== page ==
From these various interwoven elements, human-sound environments of approximately five minutes duration were composed. They were played through eight loudspeakers, placed in between the nine floors of the ten-floor high stairwell. The system selected which floor would begin the sound in each sequence, from which point it started to radiate to the other floors until the entire stairwell was sounding. In the sound installation, the alteration between sounds and silent zones was also entangled with other-than-human sounds in the environment: the doors of the wards opening and closing, the elevators moving, people talking and passing by, as well as birds singing and wind blowing outside the hospital windows. Thus, more than a work of art, it is rather pertinent to speak about a procedural continuum of series of encounters, responses, and processes of falling silent.
While demonstrating the installation, we realised that some of the microtonal material I had sung felt too alarming when placed into contact with the deeply sensitive situations people were experiencing. Lucy Lippard maintains that site-specific art should have a particular ethical sensitivity, and that it should assimilate the basic rule: ‘don’t force what don’t fit in.’21 The relation between the tonal, slightly melodic, and non-tonal vocal material was thus composed with particular ethical attention to the situation-sensitivity of this place. The thorough compositional passage and means of the process also rested on such an ethico-aesthetically oriented logic. This orientation is manifested within the compositional details of Vocal Nest.
The shared moments of listening also followed the logic of this compositional process as research, typified by a slow and secure mood, spatial arrangements for listening, and particular ethical attention to describing the piece. After being installed in June 2015, I first introduced the composition to the administration of the hospital, then to the staff of the seven wards, and finally to the people who were inpatients in these seven wards. First, I briefly explained the composition process. Then, I invited inpatients that the staff estimated were capable of leaving the closed ward to listen to the installation for some ten minutes within the stairwell. By the time that Vocal Nest was exposed in the hospital space, the medical research permission for the second stage of my research was still being processed. Due to that, I could not gather systematic feedback.22 In my exposition, I use the descriptions that I wrote of the spontaneous and anonymous embodied reactions and spoken feedback I received from some of the patients and their relatives, the staff, and other people who came to experience the installation from outside the hospital sphere. I made field notes on these encounters. The methodology is also linked to some extent to autoethnographic work, because I make use of my own experiences as an artist-researcher. Furthermore, some connections to the participatory ethnographic research could be made through the vulnerability of being an artist-researcher among the patients within the discursive context of psychiatry. I do not, however, emphasise this realm of research in the exposition. To further expand on the mattering of the process, I refer to a few anonymous written feedback comments from two other installations of the piece. This material comprises 19 written pieces of feedback that I received as an artist from displaying Vocal Nest as part of the Henkireikä Art Festival in the music hall of the HUCH Psychiatry Centre in September 2015. The feedback was given by patients, relatives, staff members, and other people. This setting, unlike that of the stairwell, was a closed room. I have also included 55 anonymous written feedback comments that I received from the installation in Gallery Lapinlahti Helsinki in June and July 2016. I also refer to an interview with the psychiatric nurse Heimo Spelman in January 2017, who co-operated with me in the second phase of my research.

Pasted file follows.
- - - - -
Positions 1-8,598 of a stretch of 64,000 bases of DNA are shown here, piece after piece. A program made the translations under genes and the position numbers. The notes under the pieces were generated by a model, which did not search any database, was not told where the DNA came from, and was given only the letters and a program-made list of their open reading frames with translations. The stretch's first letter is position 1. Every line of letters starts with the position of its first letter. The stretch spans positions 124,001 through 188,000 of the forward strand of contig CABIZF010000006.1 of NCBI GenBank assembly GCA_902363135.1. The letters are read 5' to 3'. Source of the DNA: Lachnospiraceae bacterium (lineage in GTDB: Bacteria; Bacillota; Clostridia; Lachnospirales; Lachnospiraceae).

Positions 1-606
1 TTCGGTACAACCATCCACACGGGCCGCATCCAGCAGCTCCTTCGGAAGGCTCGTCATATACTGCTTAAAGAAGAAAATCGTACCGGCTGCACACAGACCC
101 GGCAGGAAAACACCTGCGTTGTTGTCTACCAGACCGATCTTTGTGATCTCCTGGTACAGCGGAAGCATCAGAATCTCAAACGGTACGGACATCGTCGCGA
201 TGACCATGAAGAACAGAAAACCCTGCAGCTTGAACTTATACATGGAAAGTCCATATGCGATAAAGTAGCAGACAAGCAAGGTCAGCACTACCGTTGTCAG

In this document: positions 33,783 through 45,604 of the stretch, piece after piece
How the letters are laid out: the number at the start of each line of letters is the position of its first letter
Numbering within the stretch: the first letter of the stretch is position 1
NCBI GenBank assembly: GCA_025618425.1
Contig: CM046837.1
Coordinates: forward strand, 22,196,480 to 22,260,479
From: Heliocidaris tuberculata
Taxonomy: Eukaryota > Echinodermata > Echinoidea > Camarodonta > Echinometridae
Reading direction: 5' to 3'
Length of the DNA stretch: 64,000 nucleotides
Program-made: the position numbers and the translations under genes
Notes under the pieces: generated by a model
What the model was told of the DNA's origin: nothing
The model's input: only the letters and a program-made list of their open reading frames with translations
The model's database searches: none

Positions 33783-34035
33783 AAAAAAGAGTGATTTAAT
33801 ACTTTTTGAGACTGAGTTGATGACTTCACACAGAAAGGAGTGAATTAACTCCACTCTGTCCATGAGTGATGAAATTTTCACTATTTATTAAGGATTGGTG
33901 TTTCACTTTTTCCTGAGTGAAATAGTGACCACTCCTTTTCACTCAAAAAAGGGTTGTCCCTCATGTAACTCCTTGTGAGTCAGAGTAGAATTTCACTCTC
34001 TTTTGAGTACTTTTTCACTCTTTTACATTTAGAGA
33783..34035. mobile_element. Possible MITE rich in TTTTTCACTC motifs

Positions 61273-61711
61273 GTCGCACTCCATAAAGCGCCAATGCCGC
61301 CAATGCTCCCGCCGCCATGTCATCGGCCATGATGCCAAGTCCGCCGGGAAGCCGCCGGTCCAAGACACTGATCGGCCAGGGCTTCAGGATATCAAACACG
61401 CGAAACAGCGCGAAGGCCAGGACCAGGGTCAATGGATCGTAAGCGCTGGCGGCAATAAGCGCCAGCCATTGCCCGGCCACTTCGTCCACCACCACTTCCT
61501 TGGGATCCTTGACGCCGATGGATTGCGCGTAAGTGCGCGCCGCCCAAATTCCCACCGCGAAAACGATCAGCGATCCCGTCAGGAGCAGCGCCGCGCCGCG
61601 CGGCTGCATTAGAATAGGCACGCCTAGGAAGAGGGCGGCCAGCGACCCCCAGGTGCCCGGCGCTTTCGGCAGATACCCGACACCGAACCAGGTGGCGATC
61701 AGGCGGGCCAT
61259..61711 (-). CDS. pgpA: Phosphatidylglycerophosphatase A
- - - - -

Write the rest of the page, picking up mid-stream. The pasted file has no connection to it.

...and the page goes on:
In the next three chapters, I read the insights of people’s experiences with the sonorous, non-discursive vocal matter, and vice versa. By doing so I try to show that the causal relationship between the apparatuses of bodily production (vocalising and listening) and Vocal Nest, as the material phenomenon produced, is one of agential intra-action.23